Are you paying the minimum wage?
The National Living Wage (NLW) and National Minimum Wage (NMW) increased from 1
April 2019. From that date, the NLW, payable to workers aged 25 and over, is set at £8.21
per hour. Workers under the age of 25 and over school leaving age must be paid the NMW
appropriate for their age. From 1 April 2019, this is £7.70 per hour for workers aged 21 to 24,
£6.15 per hour for workers aged 18 to 20 and £4.35 for workers above school leaving age
and under 18. A separate rate of £3.90 per hour applies to apprentices under 19 and to
apprentices over 19 and in the first year of their apprenticeship.
Who is entitled to the minimum wage?
Workers over the school leaving age are entitled to the minimum wage. This is the last
Friday in June of the school year in which they turn 16. Once a worker reaches the age of
25, they are entitled to the NLW.
Payment of the minimum wage is not limited to full-time employees. Workers for NLW and
NMW purposes also include:
workers and homeworkers paid by the number of items that they make
workers on probation
However, company directors without a contract of service fall outside the minimum wage
legislation, as do the self-employed, volunteers and voluntary workers, workers on a
government employment programme or pre-apprenticeship scheme or certain EU
programmes, members of the armed services, family members living in the employer’s
home, non-family members living in the employer’s home who are not charged for meals or
accommodation and treated as a family member (for example, an au pair), higher and further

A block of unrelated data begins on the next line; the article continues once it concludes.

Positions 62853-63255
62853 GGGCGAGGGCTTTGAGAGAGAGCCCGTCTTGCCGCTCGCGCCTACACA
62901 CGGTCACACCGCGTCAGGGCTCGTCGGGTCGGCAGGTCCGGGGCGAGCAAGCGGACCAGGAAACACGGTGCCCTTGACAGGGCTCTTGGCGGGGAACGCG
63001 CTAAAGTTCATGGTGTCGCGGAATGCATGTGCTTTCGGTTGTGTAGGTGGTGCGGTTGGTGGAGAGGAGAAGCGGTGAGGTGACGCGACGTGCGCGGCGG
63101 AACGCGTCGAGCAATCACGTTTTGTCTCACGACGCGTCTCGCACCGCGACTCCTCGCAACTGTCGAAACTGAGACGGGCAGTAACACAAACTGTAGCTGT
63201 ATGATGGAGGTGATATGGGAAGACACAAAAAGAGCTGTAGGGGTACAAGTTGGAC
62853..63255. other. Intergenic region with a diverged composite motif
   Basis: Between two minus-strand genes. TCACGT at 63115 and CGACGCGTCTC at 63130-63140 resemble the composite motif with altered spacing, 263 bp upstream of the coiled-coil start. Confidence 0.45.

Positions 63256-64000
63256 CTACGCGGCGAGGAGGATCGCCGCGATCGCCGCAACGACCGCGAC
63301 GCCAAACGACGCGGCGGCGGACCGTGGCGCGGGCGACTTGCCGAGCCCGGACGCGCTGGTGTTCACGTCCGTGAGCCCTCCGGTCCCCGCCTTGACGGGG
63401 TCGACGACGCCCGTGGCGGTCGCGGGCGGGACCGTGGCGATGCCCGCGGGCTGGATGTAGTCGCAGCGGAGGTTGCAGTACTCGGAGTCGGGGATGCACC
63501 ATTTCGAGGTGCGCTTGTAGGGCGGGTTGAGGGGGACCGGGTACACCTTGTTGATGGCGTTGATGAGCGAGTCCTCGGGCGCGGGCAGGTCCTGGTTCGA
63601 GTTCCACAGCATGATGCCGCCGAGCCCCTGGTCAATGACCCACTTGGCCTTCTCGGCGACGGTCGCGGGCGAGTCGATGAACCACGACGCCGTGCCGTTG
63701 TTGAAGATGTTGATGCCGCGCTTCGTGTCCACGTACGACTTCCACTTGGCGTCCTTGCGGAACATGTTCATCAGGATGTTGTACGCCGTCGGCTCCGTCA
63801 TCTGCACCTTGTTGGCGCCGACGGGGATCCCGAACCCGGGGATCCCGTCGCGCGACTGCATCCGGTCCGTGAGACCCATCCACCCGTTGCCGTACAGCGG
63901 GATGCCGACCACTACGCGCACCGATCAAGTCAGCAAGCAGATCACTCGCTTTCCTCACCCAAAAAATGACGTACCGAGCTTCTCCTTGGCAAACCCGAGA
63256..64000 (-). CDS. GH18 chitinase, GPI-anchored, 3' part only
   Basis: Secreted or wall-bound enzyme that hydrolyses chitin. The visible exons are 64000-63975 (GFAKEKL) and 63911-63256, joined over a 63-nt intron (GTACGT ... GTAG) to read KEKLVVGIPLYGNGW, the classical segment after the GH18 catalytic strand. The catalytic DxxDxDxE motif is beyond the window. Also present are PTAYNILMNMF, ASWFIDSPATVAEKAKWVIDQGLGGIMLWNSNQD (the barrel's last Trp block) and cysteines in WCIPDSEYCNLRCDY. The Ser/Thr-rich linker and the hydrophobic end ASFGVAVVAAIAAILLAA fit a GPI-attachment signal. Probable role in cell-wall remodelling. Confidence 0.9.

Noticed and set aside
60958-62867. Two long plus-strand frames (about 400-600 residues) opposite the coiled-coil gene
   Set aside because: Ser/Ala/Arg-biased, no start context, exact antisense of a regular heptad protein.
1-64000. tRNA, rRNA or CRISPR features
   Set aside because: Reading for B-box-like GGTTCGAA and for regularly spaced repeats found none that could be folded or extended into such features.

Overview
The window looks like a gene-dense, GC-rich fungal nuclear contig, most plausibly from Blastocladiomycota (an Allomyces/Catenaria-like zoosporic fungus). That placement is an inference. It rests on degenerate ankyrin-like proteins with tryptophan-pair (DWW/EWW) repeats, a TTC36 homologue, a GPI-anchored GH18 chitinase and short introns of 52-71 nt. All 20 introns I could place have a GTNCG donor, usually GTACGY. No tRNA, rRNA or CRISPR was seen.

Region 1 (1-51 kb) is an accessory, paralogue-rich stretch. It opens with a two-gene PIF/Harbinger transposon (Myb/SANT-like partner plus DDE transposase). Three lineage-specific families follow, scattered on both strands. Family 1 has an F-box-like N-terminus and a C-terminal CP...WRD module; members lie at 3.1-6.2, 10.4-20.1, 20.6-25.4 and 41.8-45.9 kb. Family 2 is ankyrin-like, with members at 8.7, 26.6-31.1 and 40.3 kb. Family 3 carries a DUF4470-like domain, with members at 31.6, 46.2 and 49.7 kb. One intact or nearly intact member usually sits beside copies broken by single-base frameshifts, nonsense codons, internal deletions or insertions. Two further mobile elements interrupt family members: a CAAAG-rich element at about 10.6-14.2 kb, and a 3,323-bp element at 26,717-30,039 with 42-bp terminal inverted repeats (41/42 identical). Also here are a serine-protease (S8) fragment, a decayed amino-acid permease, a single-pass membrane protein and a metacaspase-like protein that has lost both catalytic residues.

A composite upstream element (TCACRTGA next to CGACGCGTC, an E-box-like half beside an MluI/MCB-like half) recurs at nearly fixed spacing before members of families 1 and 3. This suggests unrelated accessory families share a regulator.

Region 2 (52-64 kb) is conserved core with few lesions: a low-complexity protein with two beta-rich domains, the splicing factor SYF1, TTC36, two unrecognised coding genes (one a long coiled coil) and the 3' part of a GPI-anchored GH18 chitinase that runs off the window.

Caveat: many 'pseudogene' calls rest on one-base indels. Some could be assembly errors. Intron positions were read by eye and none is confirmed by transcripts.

education students on placements of up to one year, people on a Jobcentre Plus Work trial
for six weeks, share fishermen and those working and living in a religious community.
It is important to identify which workers fall within the scope of the minimum wage legislation
and pay them accordingly.
What is included in the minimum wage?
Certain items are not taken into account in determining whether a worker has been paid at or
above the relevant minimum wage for his or her age. These include payments for the
employer’s own use or benefit, items that the worker has bought for the job and which have
not been reimbursed, such as tools, a uniform and suchlike, tips and service charges and
any extra pay for working unsocial hours on a shift.
However, income tax and National Insurance are taken into account in the minimum wage
calculation as are advances of wages or loans, repayment of overpaid wages, items
provided for the employee which are not needed for the job, such as meal and penalty
charges for a worker’s misconduct.
Accommodation provided by the employer is taken into account when calculating the
minimum wage. The legislation provides for an accommodation offset, set at £52.85 per
week/£7.55 per day from 1 April 2019.
If the employer charges more than this for accommodation, the excess is taken off the
worker’s pay which counts for minimum wage purposes. Where there is no charge for the
accommodation, the offset rate is added to the worker’s pay.
Failure to pay minimum wage
It is a criminal offence not to pay the National Minimum Wage or National Living Wage to
which a worker is entitled. Employers who pay below the minimum wage should pay arrears
immediately. Penalties may also be charged.